The Citizen District Facility Advisory Committee met for over a year beginning in January 2015 to examine district facilities and evaluate options. With the help of architects and engineers, over $185 million of unmet facility needs were identified at school facilities. These needs were not related to enrollment. Further, existing facilities were evaluated regarding their remaining useful life, which included the cost for maintenance and critical upgrades to ensure that they were suitable for instructional purposes. Ultimately, decisions were made to construct new schools, improve others, and tackle $50 million of the highest priority critical upgrades to existing facilities (sometimes referred to as “safe, warm and dry”). The final proposal balanced costs to taxpayers with urgent project needs.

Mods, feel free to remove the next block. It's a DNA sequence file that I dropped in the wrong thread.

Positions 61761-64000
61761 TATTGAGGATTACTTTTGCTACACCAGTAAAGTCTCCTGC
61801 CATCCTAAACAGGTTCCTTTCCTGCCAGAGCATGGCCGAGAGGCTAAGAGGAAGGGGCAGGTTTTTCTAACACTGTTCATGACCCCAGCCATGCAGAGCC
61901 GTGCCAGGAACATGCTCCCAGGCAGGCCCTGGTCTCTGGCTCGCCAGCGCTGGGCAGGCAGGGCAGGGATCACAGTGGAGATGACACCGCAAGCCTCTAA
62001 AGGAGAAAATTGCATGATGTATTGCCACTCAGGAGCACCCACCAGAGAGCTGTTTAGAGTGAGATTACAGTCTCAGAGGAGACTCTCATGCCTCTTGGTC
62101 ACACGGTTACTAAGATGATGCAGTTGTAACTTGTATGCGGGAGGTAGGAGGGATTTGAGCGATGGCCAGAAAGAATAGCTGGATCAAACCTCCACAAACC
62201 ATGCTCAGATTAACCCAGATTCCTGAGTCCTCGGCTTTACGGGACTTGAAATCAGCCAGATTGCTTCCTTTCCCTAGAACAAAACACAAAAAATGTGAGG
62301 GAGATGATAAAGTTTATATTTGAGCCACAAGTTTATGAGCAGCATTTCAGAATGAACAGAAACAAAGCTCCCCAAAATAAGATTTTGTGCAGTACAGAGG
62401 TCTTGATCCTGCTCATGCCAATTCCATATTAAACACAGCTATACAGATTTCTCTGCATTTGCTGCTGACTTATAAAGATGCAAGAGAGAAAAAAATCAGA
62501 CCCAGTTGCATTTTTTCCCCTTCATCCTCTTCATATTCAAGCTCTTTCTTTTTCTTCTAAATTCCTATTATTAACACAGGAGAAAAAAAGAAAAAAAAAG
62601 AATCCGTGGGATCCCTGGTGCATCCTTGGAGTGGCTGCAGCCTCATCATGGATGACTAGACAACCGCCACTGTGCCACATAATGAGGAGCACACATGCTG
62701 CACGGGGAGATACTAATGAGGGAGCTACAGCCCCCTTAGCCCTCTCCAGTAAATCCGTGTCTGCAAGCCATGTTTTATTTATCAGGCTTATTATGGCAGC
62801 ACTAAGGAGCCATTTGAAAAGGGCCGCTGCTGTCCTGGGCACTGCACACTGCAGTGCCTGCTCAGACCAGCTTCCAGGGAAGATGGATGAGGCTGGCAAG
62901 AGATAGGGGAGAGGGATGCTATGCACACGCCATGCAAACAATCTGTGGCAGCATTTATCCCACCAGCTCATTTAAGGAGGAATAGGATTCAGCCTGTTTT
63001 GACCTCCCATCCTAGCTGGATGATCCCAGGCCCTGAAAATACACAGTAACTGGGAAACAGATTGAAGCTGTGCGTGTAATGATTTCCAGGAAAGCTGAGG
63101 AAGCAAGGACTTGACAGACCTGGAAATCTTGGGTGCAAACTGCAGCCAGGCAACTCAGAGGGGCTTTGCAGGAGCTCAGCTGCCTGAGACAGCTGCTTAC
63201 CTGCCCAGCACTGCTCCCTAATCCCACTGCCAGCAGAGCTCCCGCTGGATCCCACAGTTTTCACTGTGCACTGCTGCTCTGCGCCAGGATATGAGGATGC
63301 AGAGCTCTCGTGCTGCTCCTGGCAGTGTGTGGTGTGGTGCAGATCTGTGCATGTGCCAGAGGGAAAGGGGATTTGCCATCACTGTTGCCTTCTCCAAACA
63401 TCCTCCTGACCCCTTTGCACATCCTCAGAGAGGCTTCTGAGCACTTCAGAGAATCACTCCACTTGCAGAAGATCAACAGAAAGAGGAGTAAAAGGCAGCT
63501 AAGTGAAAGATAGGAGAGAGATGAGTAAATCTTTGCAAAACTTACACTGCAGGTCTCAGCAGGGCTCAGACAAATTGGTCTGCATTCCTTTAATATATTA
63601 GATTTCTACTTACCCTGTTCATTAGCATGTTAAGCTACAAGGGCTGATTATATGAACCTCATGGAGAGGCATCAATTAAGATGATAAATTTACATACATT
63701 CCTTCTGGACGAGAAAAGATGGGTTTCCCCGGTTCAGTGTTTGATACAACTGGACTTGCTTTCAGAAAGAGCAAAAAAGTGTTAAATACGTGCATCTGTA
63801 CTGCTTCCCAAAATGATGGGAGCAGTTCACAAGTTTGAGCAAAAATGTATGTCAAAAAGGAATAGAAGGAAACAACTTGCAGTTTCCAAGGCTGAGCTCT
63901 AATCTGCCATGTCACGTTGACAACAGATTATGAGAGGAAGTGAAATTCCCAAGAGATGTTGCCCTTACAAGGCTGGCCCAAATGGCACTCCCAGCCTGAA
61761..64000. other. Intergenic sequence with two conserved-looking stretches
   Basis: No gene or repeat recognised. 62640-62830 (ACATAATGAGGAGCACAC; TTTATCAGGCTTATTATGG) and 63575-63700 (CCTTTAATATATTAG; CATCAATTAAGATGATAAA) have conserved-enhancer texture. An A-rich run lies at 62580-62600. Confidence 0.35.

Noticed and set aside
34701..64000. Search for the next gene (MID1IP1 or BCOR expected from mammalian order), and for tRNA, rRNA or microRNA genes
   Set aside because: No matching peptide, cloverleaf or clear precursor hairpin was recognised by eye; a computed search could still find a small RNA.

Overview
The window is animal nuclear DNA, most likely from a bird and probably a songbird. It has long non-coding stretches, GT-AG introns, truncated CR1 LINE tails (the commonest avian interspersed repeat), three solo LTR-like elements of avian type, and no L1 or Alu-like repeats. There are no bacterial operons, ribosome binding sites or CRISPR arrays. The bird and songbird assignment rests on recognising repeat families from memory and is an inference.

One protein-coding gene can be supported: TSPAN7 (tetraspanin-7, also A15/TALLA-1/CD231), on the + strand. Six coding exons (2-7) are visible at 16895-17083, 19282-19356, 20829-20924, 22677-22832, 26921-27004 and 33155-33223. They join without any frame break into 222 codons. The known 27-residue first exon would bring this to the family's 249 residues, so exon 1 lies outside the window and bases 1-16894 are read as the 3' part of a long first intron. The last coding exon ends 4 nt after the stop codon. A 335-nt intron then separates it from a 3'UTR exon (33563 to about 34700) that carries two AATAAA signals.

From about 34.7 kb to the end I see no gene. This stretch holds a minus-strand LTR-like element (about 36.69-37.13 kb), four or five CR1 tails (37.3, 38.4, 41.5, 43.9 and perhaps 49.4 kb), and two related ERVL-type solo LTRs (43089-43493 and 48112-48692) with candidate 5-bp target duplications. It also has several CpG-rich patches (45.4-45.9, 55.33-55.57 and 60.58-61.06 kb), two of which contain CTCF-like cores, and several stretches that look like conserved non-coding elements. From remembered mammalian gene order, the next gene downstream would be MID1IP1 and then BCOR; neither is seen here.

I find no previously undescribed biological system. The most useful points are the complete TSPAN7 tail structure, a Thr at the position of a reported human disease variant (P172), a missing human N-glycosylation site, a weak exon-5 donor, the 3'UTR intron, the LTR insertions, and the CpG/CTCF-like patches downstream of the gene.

West Albany High School is scheduled for the first phase of what is hoped will be a two-phase full replacement. Other aging facilities in the district will need replacement or rehabilitation in future bond. And, despite efforts to annually fund ongoing major facility needs, the magnitude of unmet needs will undoubtedly result in the need to be address these critical projects in future bond measures.
The original bond plan was to include a second gymnasium/multipurpose space in the future second phase at West Albany High School. How was it able to be included in the initial phase?